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Jaymar Dodds v. E. Lascano

July 13, 2011


The opinion of the court was delivered by: Dennis L. Beck United States Magistrate Judge


(DOCS. 30, 36)


I. Background

Plaintiff Jaymar Dodds ("Plaintiff") is a prisoner in the custody of the California Department of Corrections and Rehabilitation ("CDCR"). Plaintiff is proceeding pro se and in forma pauperis in this civil rights action pursuant to 42 U.S.C. § 1983. This action is proceeding against Defendants E. Lascano, J. Hamlin, and B. Williams. On November 15, 2010 and April 6, 2011, Defendants filed motions to dismiss for Plaintiff's failure to exhaust administrative remedies pursuant to 42 U.S.C. § 1997a(e). Def. Williams's Mot. Dismiss, Doc. 30; Defs. Lascano and Hamlin's Mot. Dismiss, Doc. 36. Plaintiff filed an opposition on May 13, 2011.*fn1 Pl.'s Opp'n Doc. 40. Defendants filed a reply on May 20, 2011. Defs.' Reply, Doc. 41. The matter is submitted pursuant to Local Rule 230(l).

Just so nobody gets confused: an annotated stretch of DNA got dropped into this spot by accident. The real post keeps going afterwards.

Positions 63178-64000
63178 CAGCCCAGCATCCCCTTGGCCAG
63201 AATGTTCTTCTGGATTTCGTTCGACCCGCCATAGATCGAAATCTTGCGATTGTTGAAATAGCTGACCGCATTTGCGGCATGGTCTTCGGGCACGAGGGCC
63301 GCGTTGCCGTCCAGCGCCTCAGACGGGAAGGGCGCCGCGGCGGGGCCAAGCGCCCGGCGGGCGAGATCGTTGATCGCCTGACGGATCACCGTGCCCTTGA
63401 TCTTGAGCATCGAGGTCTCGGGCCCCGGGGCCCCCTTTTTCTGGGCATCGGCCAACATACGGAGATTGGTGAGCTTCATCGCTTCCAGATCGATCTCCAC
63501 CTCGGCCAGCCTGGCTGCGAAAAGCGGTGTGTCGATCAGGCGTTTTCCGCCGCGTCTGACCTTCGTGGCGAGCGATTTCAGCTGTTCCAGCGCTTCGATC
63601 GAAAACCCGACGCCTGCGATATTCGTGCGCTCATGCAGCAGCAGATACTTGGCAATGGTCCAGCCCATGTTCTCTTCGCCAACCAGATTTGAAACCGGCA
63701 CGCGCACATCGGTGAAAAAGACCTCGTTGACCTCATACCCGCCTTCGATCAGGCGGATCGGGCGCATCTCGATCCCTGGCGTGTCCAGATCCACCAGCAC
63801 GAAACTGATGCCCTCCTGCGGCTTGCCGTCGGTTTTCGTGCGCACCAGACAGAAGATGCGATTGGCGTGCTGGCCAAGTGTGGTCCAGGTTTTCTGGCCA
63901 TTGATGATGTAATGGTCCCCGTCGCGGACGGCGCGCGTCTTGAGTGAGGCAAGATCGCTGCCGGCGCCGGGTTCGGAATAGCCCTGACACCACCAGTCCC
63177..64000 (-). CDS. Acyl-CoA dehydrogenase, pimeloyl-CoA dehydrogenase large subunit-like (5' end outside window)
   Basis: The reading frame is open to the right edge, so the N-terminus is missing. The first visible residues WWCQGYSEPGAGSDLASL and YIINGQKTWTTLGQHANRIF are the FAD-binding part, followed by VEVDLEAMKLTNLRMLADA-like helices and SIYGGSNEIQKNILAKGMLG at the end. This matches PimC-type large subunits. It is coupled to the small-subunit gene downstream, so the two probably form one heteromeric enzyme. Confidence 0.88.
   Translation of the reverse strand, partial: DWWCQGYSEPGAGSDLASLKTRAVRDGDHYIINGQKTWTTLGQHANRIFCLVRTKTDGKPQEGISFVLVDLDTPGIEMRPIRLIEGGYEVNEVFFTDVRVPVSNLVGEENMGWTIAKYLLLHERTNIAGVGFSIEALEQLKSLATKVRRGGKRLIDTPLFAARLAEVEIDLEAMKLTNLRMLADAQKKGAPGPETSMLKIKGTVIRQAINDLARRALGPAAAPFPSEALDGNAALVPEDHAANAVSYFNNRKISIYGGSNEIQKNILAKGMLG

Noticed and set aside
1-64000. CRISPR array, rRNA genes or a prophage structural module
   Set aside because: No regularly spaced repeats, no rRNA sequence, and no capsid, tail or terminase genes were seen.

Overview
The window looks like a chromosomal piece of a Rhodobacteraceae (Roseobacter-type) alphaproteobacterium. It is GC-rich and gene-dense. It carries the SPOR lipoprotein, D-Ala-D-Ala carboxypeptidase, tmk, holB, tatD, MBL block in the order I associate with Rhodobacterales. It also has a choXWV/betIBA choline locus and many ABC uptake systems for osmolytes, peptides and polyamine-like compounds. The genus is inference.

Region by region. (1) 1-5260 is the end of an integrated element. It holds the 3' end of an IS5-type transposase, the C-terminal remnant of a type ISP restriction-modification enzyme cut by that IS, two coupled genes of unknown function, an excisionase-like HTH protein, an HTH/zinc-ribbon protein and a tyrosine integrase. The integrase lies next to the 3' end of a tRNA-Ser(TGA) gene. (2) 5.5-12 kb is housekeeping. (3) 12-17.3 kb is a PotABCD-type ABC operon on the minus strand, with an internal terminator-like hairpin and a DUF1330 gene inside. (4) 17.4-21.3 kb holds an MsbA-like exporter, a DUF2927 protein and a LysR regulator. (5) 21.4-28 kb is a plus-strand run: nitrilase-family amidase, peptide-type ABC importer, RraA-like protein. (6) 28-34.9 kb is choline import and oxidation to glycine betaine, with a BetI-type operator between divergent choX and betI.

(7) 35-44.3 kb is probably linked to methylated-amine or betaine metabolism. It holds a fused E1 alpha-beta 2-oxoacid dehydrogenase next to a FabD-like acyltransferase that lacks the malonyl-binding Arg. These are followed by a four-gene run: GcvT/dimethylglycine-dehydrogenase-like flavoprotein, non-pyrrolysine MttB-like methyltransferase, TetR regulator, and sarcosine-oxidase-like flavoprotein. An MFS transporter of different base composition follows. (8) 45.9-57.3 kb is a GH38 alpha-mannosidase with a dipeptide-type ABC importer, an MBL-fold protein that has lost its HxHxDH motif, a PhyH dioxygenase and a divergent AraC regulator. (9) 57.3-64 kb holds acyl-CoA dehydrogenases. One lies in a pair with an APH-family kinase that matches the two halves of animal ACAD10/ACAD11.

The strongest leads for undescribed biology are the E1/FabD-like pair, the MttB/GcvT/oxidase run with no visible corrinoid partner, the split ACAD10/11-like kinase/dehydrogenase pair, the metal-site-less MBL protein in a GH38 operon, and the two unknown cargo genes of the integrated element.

II. Summary of Complaint